Solved! My Dryer Won’t Start
Getting stuck with a broken dryer in the middle of laundry day can put a damper on anyone’s mood. Troubleshoot why your dryer won’t start with these tips about what may have gone wrong.
Q: I have a huge load of wet clothes that I threw in the dryer, but my dryer won’t start. It worked fine just yesterday, but now nothing happens when I try any of the settings. What could have happened? Do I need to call a repair person or buy a new one?
A: When dryers fail to operate properly, it’s a huge inconvenience. Gone are the days of stringing up yards of clothesline and hanging the family’s clothes on display, but this means that when the dryer isn’t working, you’re out of luck. It’s frustrating to have the dryer acting up after you’ve checked to ensure it’s properly plugged in and the door is completely closed. As with most major appliances, the possible solutions range from a simple fix to a heavy-duty repair that’s best left to a licensed technician. Here are nine possible reasons your dryer won’t start.
The power cord may be disconnected or defective.
The first issue to check for when a dryer won’t start is whether the power cord is properly plugged in, directly connected, or showing signs of serious damage. Also, a dryer requires a lot of electricity to operate, so it may have tripped the breaker when pulling the necessary power.
Be sure to have the dryer plugged into the wall without an extension cord, which can reduce the overall power draw and prevent a washer or dryer from working properly. Any melting, fraying, or damage of any kind to the power cord needs immediate attention. A local repair technician can help replace it safely.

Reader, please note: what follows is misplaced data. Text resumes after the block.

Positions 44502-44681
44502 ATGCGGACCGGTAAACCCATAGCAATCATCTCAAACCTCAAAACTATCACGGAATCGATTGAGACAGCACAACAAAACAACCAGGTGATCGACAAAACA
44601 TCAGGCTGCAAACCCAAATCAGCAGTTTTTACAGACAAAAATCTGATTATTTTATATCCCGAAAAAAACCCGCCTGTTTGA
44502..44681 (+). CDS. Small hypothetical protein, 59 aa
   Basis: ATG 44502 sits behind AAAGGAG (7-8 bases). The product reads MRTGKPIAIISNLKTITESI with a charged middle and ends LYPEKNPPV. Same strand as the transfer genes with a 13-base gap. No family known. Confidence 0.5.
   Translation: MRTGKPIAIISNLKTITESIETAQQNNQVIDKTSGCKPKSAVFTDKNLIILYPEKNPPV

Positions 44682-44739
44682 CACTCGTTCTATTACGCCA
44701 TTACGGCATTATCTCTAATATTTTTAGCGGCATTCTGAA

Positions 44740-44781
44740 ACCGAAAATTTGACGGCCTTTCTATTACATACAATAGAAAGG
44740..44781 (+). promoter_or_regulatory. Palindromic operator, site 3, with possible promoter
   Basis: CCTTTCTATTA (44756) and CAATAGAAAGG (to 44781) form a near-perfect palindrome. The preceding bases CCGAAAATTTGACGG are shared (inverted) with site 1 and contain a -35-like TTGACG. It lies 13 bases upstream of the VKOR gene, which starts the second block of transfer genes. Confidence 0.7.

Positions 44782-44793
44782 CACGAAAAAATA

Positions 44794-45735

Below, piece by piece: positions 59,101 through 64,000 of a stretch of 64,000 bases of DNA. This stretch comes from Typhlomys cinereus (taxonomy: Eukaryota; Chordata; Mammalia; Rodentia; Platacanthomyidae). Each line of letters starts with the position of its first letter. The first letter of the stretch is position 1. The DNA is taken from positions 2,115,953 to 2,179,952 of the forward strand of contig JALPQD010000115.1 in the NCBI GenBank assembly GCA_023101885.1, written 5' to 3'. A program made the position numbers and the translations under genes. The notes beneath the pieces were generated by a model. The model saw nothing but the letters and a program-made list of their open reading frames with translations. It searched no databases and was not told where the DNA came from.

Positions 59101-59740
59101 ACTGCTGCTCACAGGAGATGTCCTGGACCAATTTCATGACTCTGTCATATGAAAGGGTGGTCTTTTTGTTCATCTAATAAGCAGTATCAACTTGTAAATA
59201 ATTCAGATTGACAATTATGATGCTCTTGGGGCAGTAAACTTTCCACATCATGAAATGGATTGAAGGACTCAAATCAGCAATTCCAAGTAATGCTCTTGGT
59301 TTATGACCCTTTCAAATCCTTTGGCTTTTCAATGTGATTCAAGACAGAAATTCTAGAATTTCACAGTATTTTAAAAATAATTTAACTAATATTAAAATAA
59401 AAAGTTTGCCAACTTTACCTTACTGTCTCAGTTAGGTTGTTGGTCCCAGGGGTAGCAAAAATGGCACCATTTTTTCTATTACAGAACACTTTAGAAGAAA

There may be a problem with the thermal fuse.
The thermal fuse is a helpful safety feature designed to prevent overheating. It’s also a common cause of dryer issues. When the thermal fuse blows out, the dryer won’t start, which is a safety precaution to prevent a fire.
Sometimes thermal fuses go out due to clogged dryer vents. Keeping vents and hoses regularly maintained can help prevent a dryer from overheating. If it turns out that the dryer vent has been clogged for some time, a technician can test the thermal fuse to see if it’s gone out. It’s a common fix, so they’ll likely have a replacement part available.
The start switch may be malfunctioning.
Though they’re designed to last several years, the button to start the dryer could have worn out. A quick way to check if the start switch is the problem is to try pushing it while listening carefully to the dryer. If there’s any kind of humming sound, like the dryer is trying to start, the start switch is probably not the issue. But if no sounds come from the dryer, consider having a professional order and replace the start switch. They may even have one in stock for your model, which would get you back to drying clothes in no time.
A defective drive motor may be the culprit.
One of the more serious problems for why a dryer won’t start could be a faulty drive motor. When a motor goes bad, there is usually a slight humming sound coming from the motor as it tries to rotate the shaft and pulley that spin the drum. The drive motor is usually located at the back of a dryer, and a qualified technician will know how to access it quickly and inspect it for damage or an electrical problem.